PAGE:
Hosta and Roses

Hosta and Roses

Pink Peonies

White Peonies

White Peonies

Light Pink and Yellow Peonies

Weigela and Highbush Cranberry Mess

Weigela and highbush cranberry

 

Mock Orange

Mock orange

Yew, Hosta, Spirea and Smokebush

Yew, hosta, spirea, smokebush

Maple Baby

Sour Cherry

Iris and Crabgrass

Iris

Everyone asks if we’ll have animals or grow crops, but what we’re going to do with it is yet to be seen. We have lots of ideas and tons of ambition so anything seems possible. What we do know is that we have 15 acres to renovate, rebuild and restore. We closed last June with the intention of renovating the house as a country getaway. While others would have dug into the land right away, it was more important to me to first create a peaceful and relaxing space. Here are the before pictures:

Kitchen to Livingroom - Day of Closing

Looking into the living room from the kitchen

Kitchen Cabinet

The old kitchen cabinet – I save this for later!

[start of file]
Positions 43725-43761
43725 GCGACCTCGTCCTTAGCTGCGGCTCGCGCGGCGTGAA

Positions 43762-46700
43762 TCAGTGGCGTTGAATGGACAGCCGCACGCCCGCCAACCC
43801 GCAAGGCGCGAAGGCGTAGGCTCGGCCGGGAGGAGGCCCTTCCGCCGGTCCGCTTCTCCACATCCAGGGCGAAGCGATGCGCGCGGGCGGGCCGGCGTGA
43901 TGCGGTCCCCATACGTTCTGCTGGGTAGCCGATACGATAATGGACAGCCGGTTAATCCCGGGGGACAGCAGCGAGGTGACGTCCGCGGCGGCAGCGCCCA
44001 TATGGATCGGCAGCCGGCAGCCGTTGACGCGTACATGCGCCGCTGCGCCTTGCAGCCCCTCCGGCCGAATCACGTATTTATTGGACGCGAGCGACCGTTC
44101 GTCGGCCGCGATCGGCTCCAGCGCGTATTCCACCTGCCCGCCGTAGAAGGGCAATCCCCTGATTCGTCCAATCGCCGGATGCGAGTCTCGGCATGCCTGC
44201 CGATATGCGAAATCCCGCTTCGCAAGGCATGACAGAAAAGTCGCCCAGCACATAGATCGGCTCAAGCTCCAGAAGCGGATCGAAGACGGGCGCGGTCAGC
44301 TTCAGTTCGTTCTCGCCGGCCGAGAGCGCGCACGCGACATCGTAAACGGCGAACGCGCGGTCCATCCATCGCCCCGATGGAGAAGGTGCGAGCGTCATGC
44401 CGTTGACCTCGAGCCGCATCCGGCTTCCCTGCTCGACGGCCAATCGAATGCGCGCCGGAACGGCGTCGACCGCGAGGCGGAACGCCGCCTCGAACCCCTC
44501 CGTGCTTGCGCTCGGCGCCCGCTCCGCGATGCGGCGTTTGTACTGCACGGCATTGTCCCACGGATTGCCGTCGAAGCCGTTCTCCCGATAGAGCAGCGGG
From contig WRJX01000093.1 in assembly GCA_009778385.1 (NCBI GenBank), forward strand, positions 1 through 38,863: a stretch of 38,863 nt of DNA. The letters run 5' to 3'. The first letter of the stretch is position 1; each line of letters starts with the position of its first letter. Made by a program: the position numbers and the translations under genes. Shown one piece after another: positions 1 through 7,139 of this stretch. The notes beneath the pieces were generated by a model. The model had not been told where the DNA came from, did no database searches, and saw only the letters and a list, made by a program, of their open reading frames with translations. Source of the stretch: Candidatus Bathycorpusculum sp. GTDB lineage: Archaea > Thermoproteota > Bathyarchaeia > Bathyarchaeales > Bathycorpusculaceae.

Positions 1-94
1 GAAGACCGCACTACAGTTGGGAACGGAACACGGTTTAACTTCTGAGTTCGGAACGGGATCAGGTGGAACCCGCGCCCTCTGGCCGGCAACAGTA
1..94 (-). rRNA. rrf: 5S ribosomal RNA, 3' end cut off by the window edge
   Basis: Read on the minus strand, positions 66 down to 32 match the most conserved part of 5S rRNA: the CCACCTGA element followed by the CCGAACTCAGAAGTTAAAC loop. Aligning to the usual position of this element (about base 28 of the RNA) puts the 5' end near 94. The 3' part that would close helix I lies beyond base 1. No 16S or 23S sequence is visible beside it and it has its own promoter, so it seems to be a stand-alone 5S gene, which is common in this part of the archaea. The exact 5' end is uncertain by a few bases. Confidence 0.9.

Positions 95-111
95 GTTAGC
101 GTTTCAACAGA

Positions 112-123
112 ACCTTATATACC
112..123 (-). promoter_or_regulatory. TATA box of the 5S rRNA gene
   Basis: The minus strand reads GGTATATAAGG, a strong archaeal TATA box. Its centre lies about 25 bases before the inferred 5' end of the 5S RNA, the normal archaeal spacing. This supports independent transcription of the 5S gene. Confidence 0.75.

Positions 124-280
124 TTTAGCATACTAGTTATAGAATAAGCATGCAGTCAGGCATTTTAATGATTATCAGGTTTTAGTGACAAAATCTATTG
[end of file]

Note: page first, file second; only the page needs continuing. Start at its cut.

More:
Window to Porch from Kitchen

Old window looking out to porch

Window to Addition - now removed

Blocked off window never removed after north side addition added

Heat Vents and Beadboard Ceiling

Main floor has beadboard ceilings and heat vents

Wood Stove Pad and Wall

Wood stove pad and heat-tiled wall

Large Timber Beam

Large timber beam between kitchen and living room

Office to Livingroom View

Main floor room to become office

Office - Day of Closing

Another view of the office where the desk will go

Beam and Looking to Kitchen

View of beam looking into kitchen

Master Bath Doorway

Master bath doorway

 

Master Bedroom

Master bedroom

A Good Reminder When All Runs Off Electricity Here